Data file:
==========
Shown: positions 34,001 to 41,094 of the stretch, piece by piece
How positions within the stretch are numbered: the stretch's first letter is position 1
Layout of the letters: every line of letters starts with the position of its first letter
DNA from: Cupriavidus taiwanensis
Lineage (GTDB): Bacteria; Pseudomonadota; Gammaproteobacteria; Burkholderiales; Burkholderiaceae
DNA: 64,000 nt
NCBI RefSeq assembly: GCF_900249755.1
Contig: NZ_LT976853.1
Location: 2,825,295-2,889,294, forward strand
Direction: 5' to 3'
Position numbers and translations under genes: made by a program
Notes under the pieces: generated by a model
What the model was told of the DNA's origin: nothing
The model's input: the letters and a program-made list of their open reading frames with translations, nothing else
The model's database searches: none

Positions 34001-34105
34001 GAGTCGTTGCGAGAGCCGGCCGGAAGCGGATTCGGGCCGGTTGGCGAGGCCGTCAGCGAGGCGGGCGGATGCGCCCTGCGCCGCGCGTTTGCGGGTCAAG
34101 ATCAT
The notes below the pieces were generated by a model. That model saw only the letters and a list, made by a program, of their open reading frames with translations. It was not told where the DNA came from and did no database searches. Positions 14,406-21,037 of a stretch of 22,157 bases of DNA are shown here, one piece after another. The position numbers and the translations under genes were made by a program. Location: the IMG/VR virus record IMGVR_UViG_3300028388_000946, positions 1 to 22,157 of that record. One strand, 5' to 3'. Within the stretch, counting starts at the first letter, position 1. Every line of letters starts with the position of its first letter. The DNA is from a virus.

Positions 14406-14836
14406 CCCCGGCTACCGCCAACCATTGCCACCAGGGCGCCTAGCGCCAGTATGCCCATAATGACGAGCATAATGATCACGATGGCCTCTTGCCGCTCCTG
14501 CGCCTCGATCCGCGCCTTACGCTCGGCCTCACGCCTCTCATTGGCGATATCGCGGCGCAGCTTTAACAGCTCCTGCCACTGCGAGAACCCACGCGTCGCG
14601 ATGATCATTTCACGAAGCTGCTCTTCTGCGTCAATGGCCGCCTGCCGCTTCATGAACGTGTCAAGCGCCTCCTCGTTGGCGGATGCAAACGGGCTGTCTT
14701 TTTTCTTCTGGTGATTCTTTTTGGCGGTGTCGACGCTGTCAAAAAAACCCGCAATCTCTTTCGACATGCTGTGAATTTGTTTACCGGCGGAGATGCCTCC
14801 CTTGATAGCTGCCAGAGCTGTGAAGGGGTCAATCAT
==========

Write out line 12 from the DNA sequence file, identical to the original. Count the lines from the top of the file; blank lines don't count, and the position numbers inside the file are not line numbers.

Notes under the pieces: generated by a model